So, the mystery to me is why didn't Strzok and Pientka at least create a facade of investigating SOMETHING they they had plausible jurisdiction to investigate when they questioned Flynn, even if all they hoped to do was elicit an answer that could be construed as a "false statement"?
It is as if they thought no one would ever check, or else they were zealots who redoubled their efforts having forgotten their original putative purpose for the interview!
They basically unzipped their fly and stuck it out for the world to see, and documented it in their own 302!
How could they be that stupid to not even give themselves some pretense of a legal "figleaf"?
Is this an example of what le'Carre refers to as "an old spy in a hurry"?
In a hurry? More like franticly desperate to interrupt the inauguration so their misdeeds wouldn't be discovered.Delete
Remember, Susan Rice's CYA memo of the Jan 5 meeting wasn't written until going out the door at noon on Jan 20. The WH/Rice seemingly thought something was going to happen to change the course of history--why else wait until the very last minute to memorialize the meeting?
Her last official act was to provide a rationalizing cover for their coup conspiracy. And even that told too much truth, e.g., discussing withholding classified material from the incoming administration.
For all the cries of how stupidly, ham-handed, etc. they behaved it was, as Wellington said of Waterloo, "A damn near thing."Delete
Luckily for the Republic, PDJT is not as stupid as they are.Delete
Perhaps Mueller legacy would be more accurate.
Mueller transitioned the FBI into supposedly a counter terrorism focused agency, from a criminal focused one.
First, the flop sweat is becoming apparent for all to see, and some it is coming from people no one would suspect have skeletons in the closet (here's looking at you George W. Bush, who nary uttered a peep during the Obama Administration, but can't seem to hold his tongue now).ReplyDelete
Second, Comey has been trying to sell the allegation that Trump is Putin's puppet and therefore represented a supreme security threat to the US when installed as the new president. In reality, the former head of the FBI has clearly demonstrated his bona fides as an arch criminal, and that is no trivial thing.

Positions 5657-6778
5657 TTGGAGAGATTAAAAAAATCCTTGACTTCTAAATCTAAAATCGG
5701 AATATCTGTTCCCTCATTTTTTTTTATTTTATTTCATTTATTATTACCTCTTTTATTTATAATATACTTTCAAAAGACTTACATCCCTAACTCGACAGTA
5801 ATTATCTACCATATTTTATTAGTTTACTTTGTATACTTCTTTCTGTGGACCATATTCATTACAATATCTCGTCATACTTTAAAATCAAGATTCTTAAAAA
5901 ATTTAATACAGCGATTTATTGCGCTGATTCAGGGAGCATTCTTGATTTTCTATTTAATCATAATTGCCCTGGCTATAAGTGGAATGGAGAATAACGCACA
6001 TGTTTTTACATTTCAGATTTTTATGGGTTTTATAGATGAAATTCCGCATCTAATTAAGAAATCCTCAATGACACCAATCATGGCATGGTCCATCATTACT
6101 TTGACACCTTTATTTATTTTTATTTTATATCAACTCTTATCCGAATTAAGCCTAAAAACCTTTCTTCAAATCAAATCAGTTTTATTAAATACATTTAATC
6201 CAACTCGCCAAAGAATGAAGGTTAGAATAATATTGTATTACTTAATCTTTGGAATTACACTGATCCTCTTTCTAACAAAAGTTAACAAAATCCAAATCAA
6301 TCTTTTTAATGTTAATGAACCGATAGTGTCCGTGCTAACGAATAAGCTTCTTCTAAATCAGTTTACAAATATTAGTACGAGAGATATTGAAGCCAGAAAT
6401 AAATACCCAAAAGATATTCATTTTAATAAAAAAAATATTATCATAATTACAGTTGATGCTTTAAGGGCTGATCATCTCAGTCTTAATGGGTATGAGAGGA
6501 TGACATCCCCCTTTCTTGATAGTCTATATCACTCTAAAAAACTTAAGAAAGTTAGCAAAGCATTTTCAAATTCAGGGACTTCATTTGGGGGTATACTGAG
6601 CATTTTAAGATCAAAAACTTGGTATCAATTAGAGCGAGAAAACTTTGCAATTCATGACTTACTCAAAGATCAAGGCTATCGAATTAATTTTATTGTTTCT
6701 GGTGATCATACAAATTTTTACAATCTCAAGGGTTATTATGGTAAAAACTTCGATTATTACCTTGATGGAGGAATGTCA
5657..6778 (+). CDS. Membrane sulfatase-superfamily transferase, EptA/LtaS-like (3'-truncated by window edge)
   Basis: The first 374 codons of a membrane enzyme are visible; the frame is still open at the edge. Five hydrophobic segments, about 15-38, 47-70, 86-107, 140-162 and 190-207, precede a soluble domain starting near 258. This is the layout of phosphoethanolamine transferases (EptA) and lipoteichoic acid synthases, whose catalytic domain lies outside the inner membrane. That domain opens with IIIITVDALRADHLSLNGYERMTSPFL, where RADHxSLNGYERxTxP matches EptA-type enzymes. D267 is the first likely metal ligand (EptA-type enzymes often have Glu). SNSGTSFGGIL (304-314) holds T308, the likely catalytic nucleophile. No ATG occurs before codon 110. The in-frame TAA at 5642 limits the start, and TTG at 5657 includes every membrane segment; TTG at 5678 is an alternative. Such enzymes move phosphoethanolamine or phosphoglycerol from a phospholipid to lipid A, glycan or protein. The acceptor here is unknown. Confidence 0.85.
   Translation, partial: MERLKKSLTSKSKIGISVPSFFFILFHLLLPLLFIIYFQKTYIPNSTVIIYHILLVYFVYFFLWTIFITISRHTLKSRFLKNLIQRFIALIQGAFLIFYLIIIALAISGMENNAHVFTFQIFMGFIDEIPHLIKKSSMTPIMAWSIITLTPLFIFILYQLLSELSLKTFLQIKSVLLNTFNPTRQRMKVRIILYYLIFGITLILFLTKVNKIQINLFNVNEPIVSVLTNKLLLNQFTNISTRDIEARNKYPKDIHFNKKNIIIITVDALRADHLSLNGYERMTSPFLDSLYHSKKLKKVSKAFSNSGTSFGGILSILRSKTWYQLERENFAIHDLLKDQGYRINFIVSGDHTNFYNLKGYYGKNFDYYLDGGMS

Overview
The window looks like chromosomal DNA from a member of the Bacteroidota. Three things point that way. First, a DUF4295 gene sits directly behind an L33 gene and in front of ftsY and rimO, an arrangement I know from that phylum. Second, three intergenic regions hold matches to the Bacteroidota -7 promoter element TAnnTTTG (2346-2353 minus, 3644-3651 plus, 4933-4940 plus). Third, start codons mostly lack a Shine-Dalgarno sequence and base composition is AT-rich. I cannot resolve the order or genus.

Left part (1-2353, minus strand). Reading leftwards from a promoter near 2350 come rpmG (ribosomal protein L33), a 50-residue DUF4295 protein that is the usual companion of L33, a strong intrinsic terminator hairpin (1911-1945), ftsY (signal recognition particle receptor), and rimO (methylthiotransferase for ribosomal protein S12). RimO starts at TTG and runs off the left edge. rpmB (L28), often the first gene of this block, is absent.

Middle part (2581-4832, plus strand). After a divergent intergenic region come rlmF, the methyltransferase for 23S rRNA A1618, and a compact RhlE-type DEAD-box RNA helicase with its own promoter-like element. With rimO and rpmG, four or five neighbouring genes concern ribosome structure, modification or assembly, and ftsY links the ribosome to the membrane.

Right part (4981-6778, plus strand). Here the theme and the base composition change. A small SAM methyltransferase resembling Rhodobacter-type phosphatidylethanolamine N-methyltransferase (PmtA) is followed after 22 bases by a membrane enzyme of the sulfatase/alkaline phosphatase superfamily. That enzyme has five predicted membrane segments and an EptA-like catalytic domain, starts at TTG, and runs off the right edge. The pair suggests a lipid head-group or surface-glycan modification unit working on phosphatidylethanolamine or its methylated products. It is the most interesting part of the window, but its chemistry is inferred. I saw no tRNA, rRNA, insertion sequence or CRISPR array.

Last, lots of disinfecting daylight is currently shining on the DOJ/FBI as a result of the Flynn revelations, but the really serious stuff is still well hidden in the closet, and will likely remain there until after the election. If Barr chooses to go there, the next two years will be likely be volcanic.
Lindsay Graham releases less redacted Second Scope memo by RR for Mueller SCO:
>> https://www.judiciary.senate.gov/imo/media/doc/SJC%20Scope%20Memo%20-%202020-05-06.pdf <<
Thanks. What BS.Delete
Only reason Lindsay Graham released anything is Maria Bartiromo called him out going through his promises without action.ReplyDelete
Actually, Graham just told HAnnity that he got the memo from Barr yesterday -- he hasn't been sitting on this at all.Delete
The hatred the Bush Family has got for Trump is amazing. I was surprised to find out George Bush voted for Hillary.ReplyDelete
There is a piece in The Lid that goes over, superficial, why both Bushes hate Trump and attempts to go over the historical context since the late 1960s why Trump is getting this amount of vitriol, emnity, and, ultimately, deranged hatred.Delete
I believe that was originally posted by J. E. Dyer on her blog:Delete
I've gone from liking W. to despising him. I regret voting for him. He's too much like his father. At least I can say that I didn't support Jeb!.Delete
As the Who sang, "I won't get fooled again". No more Bushes, Romneys, Doles, McCains, etc. I put Haley in that category. She's trying to position herself as a conservative. I believe she's more of a country club Republican.
Speaking to Anon. @ 2:44 above.Delete
Interesting article. It is the connect-the-dots version of Codevilla's discussion of, "It's not about Party affiliation: it's about who you have dinner with."
Hydra lives and Jeffery Epstein still didn't kill himself.
Speaking to Joe @ 8:59:Delete
I agree, wouldn't vote for her for dogcatcher on a bet.
When Dyer does a deep dive, she goes aquanaut.
So even if the unexpected happens, that all the corrupt players are prosecuted and convicted, the first Democrat President after Trump will pardon them all.ReplyDelete
I'm tempted to agree, but I will say that if the evidence comes out good and strong, so there is no doubt among most people about what happened here, then Dem candidates will have to promise not to issue pardons. A Dem prez could break that promise but would probably try to get re-elected first, and by then much justice would have been served.Delete
A lot of ifs there, I know, but if enough evidence comes out to convict the bastards, that's probably enough evidence to hold off pardons for a while.